Children and adults queue at the Birch St wharf to tour
Spirit of New Zealand in Dunedin on Saturday. Photo by
Watching hundreds of children and adults queue to tour
Spirit of New Zealand
in Dunedin on Saturday,
long-serving Spirit of Adventure Trust volunteer Tony Cummings
was ''absolutely gobsmacked''.
The Dunedin man said it had been about seven years since the
Auckland-based vessel last visited the city but interest in
the tall ship far exceeded expectations.
''I would conservatively say we had more than 1000 people
come aboard,'' Mr Cummings said.
Launched in 1986, Spirit of New Zealand recently
underwent a $1.5 million refit, he said.
For two hours on Saturday, 12 volunteers each showed
groups of six people around the vessel. A reunion for those
involved in the trust had been planned for 4pm, but had to be
delayed to allow all those waiting a chance to climb aboard.
''We wouldn't turn anyone away. This is awesome, the day has
worked out brilliantly,'' Mr Cummings said.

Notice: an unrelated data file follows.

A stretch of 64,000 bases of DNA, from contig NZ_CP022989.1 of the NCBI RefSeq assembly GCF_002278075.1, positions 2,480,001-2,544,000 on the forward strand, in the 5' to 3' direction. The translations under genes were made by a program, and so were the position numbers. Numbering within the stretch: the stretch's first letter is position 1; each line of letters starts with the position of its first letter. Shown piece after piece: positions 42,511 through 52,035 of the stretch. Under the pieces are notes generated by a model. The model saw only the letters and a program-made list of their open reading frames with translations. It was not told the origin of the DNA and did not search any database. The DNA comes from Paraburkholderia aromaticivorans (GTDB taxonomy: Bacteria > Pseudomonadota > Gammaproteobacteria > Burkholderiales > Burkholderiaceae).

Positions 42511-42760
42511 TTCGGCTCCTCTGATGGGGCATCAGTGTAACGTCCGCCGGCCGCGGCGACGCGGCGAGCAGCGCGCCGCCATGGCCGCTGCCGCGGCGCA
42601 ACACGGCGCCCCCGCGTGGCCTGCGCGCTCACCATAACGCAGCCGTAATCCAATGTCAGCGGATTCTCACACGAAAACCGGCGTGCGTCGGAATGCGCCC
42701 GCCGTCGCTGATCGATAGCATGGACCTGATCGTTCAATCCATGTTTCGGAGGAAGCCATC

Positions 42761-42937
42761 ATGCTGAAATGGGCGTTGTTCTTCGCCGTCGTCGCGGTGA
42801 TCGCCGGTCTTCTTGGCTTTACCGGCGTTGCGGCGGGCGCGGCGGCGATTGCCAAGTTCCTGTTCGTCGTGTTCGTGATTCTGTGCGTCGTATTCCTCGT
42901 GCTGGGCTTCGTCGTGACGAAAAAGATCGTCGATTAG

The tall ship sailed from Dunedin at noon yesterday with 40
''trainees'' aged between 15 and 19 years as well as up to 14
In the 40 years the trust has been operating, about 75,000
young trainees had been to sea aboard Spirit of New
Zealand and its predecessor, Spirit of Adventure.
Mr Cummings, who became involved with the trust in 1989, had
started seeing the children of past trainees complete the
10-day trips of the Spirit.
''For me, the absolute magic is seeing 40 teenagers who turn
up not knowing anybody, and well out of their comfort zone,
become so close it's unbelievable.
''Some turn up with all the bravado and others are shy, but
after 10 days they are all leaders and all equal,'' he said.
Skills learnt aboard, such as co-operation, set trainees up
for life, Mr Cummings said.
''The ship is actually just a tool to bring out that
leadership, teamwork and co-operation. It's a small space and
in the first two or three days politeness keeps everything
going, but once people get over that there can be a bit of
friction and then it's all about working it through,'' he
said. Jeremy Rei (18), of Dunedin, who was a trainee on the
ship about two years ago, had since worked as a volunteer on
He was ''bitten by the bug'' and said the attraction of
sailing aboard Spirit of New Zealand was simply that
of a completely different experience not available anywhere